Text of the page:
To Give Back

Don Ray loved music. Specifically, he loved to collect it, sing it, and entertain with it. By the time he chose hospice care, he had thousands of CDs that made up an impressive

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Don with Nikki Stuart and Julie Hatfield, who helped him organize his bucket-list karaoke event.

collection for one of his favorite hobbies: karaoke.

When Sally Iseral Shepherd, his Hospice Care Plus chaplain, visited him, they often sang a song or two. In spite of end-stage lung disease, Don never stopped singing.

“Singing opened up his lungs and made him feel better,” Sally remembers. “Plus, we enjoyed it.  We had a great time singing those songs.”

During one visit, Don mentioned that he wanted to put all that music to good use. He’d decided he wanted to host a karaoke concert as a fundraiser for Hospice Care Plus.  He talked it over with Nikki Stuart, who helps with fundraising at Hospice.

“He told me he wanted to give back,” Nikki says. “He said it was important to him, and that he wanted to make sure other people could benefit from hospice the way he had. He and his wife had only one request—to do it soon, while he still felt well enough to host and sing.”

In the first week of June, Nikki and Sally shared the work of going door-to-door in Richmond, looking for a place that would allow Don to perform on short notice and without charging a fee. Unfortunately, during the summer months, most venues have entertainment scheduled weeks in advance. Although owners wanted to help, they were understandably reluctant to bump a scheduled entertainer from the schedule.

Then, Nikki walked into Purdy’s Coffee shop on Main Street in Richmond.  Owner Kristin Purdy heard the story and, without a second thought, agreed to give their next Thursday night music event over to Don.

Even though there were only a few days to advertise, dozens of friends, family, and supporters crowded Purdy’s on a beautiful June evening. Anyone lucky enough to wander in got to see Don, flushed with excitement, making the rounds to greet everyone, choosing the right music for the next karaoke performer, or—if they were truly lucky—singing a duet with his chaplain, Sally.

Don seemed to swell with pride with each dollar dropped into his fundraising jar that night.  By the end of the evening, he knew he’d accomplished his goal of helping patients and families who, like him, have more living to do but need help feeling well enough to do it.

“It was a real honor to be there and watch this dream come true for him,” says Nikki. “His face was lit up with an enormous smile all evening long. It clearly made him very happy, and that felt great for all of us who were there.”

To Leave a Special Legacy

Jeannie Strong is a talented and creative woman with a heart for service. She helped her husband, former Richmond, Ky., Mayor Bill Strong, serve his community for decades as a city commissioner, a magistrate, and as mayor.  And, in her life away from public service, she put her creativity to work.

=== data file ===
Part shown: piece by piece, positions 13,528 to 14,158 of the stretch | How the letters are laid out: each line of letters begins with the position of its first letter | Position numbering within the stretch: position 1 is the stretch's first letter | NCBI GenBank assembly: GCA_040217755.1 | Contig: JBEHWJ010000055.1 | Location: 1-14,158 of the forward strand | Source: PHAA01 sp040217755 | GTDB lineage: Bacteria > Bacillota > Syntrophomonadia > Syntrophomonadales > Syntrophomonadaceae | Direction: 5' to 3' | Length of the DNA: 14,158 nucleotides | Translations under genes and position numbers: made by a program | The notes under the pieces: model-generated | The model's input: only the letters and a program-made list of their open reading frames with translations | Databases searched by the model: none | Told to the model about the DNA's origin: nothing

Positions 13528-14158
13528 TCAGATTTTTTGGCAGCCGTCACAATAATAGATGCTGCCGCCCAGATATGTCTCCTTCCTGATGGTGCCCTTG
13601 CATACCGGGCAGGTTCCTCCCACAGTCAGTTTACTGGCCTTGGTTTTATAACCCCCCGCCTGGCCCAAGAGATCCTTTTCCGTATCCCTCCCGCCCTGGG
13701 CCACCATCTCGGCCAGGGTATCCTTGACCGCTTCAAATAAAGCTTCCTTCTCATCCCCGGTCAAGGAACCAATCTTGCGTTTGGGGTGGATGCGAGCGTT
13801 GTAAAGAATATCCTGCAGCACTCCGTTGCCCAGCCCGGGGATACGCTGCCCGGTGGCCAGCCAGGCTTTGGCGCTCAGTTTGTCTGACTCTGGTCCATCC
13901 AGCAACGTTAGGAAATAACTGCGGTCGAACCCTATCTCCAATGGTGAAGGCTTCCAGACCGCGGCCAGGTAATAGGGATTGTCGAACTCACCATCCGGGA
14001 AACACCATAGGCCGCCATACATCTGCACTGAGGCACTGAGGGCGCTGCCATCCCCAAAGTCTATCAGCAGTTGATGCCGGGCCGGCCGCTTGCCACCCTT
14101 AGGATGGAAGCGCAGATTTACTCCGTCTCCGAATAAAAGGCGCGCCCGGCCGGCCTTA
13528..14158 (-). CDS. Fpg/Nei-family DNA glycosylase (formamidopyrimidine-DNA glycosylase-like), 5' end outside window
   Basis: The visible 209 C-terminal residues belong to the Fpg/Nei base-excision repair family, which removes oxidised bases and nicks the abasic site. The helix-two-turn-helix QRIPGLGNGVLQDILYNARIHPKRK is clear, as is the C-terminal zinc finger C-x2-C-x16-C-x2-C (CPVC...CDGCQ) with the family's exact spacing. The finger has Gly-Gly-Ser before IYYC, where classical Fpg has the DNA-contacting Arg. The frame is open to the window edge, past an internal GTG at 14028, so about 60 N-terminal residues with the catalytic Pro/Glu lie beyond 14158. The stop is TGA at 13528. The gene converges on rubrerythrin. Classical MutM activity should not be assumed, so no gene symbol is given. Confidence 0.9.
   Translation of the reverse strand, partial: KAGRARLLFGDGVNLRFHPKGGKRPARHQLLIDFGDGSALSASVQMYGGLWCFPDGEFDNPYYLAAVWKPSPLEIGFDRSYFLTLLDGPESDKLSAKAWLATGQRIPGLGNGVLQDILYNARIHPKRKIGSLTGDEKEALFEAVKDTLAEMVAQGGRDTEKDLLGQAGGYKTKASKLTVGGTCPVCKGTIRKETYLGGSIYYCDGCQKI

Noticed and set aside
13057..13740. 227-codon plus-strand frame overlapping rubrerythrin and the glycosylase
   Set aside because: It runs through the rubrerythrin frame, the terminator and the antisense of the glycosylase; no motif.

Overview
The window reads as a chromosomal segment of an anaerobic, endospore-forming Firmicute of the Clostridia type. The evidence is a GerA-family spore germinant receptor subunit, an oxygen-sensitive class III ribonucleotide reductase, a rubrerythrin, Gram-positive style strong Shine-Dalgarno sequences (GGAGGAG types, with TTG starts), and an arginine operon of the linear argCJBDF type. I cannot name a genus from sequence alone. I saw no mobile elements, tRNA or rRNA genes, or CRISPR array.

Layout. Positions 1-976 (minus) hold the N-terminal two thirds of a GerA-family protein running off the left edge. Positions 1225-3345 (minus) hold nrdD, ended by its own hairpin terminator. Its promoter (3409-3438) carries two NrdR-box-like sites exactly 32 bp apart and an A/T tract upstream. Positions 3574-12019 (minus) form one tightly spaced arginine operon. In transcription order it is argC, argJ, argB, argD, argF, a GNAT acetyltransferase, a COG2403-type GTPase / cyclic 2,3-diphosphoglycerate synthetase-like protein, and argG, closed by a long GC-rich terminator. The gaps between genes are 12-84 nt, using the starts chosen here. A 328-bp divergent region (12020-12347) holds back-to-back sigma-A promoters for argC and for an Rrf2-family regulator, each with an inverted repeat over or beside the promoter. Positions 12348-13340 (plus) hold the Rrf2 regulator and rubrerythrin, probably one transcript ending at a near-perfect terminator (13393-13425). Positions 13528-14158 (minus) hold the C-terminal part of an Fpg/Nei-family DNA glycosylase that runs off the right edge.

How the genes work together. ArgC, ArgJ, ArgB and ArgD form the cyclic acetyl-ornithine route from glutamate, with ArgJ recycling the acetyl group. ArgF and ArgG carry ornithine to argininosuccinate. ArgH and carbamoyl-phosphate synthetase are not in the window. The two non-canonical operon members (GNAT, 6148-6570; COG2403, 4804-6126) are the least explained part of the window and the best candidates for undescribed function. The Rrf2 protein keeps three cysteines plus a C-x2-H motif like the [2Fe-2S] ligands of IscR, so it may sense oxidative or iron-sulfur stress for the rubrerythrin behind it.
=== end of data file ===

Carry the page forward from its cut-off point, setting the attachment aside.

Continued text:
Jeannie’s creative touch extends to nearly everything around her: growing flowers and vegetables, upholstery, sewing, and endless crafts.

Her walls are draped with aprons she made from vintage material. She has steamer trunks

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Jeannie with her daughter and some of her beautiful, hand-made stockings.

filled with pictures of blue ribbons she’s won at the Madison County Fair over the years.

So, nine months ago, when she was diagnosed with end-stage lung cancer and given a prognosis of one year to live, Jeannie responded in typical fashion.  She wanted to work through it with her hands—to put them to use on a special project.

Jeannie’s immediate bucket-list wish was to make every single person in her family a Christmas stocking before she dies.

When she came to Hospice Care Plus, the team saw right away that this project was very important to her.  They saw the beautiful fabrics Jeannie was working with to make the stockings: burlap, ribbons, even an old mink stole that belonged to her mother. But they also knew that it was about much more than fabric, or even the stockings themselves.

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Jeannie shows her Hospice Care Plus nurse, Junie, one of her vintage aprons.

What Jeannie Strong was working on her legacy.

The hospice team knew its job was to make sure Jeannie continued to feel well enough to finish the project.  So, together, they dealt with pain and symptom management so Jeannie could continue sewing stockings.

Every day, Jeannie walked down her narrow basement stairs to check her progress.  She was admitted to Hospice Care Plus in October. By January, Jeannie was finished with every last one.

But, she wasn’t done yet.  Her next project is a quilt for her newest great-grandchild.

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Jeannie with husand Bill Strong.

When that’s finished and Jeannie turns to her next project, we’ll be by her side the whole way, making sure she feels as well as she can for as long as possible. Because, as hospice care staff, we know that fine-tuning one’s legacy is a top bucket-list wish for patients. We also know that, in order for peace and quality of life to truly win the day, those bucket-list wishes must be met.